Non-Fictional Prose

by Charles G.D. Roberts

Edited by D.M.R. Bentley and Laurel Boone




It is in England, rather than in America, that Joaquin Miller receives his full meed of praise. His throbbing, spontaneous, gorgeous-coloured verse is too unconventional to meet the full approval of American readers. It is perhaps not so remarkable as some critics would have us believe, that in literary matters the American public should be more conventional, - I may even say more prudish - than that of Great Britain. The English reader is secure in the antiquity and ripeness of his culture. His position and the accuracy of his task he feels to be beyond question. With confidence, therefore, he is ready to admire the extremest novelty, if it strikes him as justified by its power or its beauty. The American reader, on the other hand, still feels the struggle it has cost his people to escape their former limitation License, undisciplined thought and expression, crudity - these he has had to contend with, in his environment and within himself. If he has conquered them, it has been by means of an exaggerated devotion to the proper, the symmetrical. Hence the inevitable distrust of what lacks the sanction of precedent. To such a general statement as this there will occur, of course, many exceptions; but I believe it is true as the expression of a distinct tendency. The work of Joaquin Miller is wanting in that nice repose, that kid-gloved restraint, which it costs a new country such effort to attain; hence its beauties are regarded with suspicion. Still worse, in its spontaneous vigor, its contempt for mere elegance, it has been taken abroad as characteristically American; and this has been righteously resented. It is not strange that Miller went abroad to find a right appreciation of his genius. In England he is regarded as one of the very greatest of American singers.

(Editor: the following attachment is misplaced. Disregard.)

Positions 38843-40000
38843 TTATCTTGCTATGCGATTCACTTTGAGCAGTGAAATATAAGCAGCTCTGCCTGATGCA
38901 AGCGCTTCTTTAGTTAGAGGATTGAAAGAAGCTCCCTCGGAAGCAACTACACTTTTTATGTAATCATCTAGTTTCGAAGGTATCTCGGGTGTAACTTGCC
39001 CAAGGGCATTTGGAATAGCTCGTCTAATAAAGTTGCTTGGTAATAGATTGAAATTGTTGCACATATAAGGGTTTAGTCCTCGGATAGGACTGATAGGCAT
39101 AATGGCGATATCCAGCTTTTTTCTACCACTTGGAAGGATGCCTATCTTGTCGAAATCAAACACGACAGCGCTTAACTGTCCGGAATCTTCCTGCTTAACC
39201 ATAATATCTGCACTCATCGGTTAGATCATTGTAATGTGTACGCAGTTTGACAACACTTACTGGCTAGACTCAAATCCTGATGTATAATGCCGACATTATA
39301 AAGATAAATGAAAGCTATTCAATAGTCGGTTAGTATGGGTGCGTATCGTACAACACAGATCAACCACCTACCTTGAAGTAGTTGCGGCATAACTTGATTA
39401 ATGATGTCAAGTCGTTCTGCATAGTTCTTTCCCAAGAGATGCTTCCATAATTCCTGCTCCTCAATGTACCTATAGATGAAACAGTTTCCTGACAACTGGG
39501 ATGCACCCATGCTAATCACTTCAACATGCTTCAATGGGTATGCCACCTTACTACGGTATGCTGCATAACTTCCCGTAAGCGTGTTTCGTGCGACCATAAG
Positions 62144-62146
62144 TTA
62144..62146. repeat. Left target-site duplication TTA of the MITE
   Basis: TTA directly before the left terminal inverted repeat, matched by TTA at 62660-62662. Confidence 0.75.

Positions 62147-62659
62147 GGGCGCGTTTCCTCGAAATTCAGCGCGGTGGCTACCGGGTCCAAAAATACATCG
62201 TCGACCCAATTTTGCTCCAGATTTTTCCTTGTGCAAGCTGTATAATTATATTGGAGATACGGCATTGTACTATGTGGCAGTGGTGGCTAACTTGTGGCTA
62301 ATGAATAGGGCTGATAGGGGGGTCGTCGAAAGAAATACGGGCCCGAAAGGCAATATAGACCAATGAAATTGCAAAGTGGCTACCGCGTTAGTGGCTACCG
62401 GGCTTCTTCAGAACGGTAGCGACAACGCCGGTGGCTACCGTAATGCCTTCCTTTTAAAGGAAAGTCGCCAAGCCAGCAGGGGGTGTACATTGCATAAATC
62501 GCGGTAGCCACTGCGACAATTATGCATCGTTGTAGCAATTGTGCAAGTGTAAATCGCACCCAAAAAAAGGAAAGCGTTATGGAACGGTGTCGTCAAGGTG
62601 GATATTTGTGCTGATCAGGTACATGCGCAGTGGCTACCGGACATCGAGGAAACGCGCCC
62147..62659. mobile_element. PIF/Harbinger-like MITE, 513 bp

The volume before us is made up of two sustained poems, "The Sea of Fire" and "The Rhyme of the Great River," both in the poetís most characteristic style. Miller is essentially a singer, a teller of tales, and has little care for dainty conceits, or for the weaving of intricate artificial forms. His method is that of the minstrels, who knew no need of haste and no dread of reputation. The stream of his narrative winds perpetually, and lingers in eddies and pools. The pools are still, and filled with most gorgeous reflections. It is apart of Millerís poetical philosophy that a poem must be a series of pictures; and his pictoral powers are wonderful. All he writes is suffused with the strong primary colours, and pulsates under an unclouded sun. The poems before us are such as will delight his admirers to the full, and will leave his opponents unconciliated. The same old defects are here - an occasional extravagance, an occasional over-diffuseness, sometimes a confusion in the story. But the old splendors are also here, and they are of the dazzling kind that blinds one to small blemishes. "The Sea of Fire," in its scenery and in its manner, reminds one not a little of "With Walker in Nicaragua," that apotheosis of manly friendship. It is a radiant and passionate love poem, as striking and unconventional throughout as the following sunset picture, which I quote from it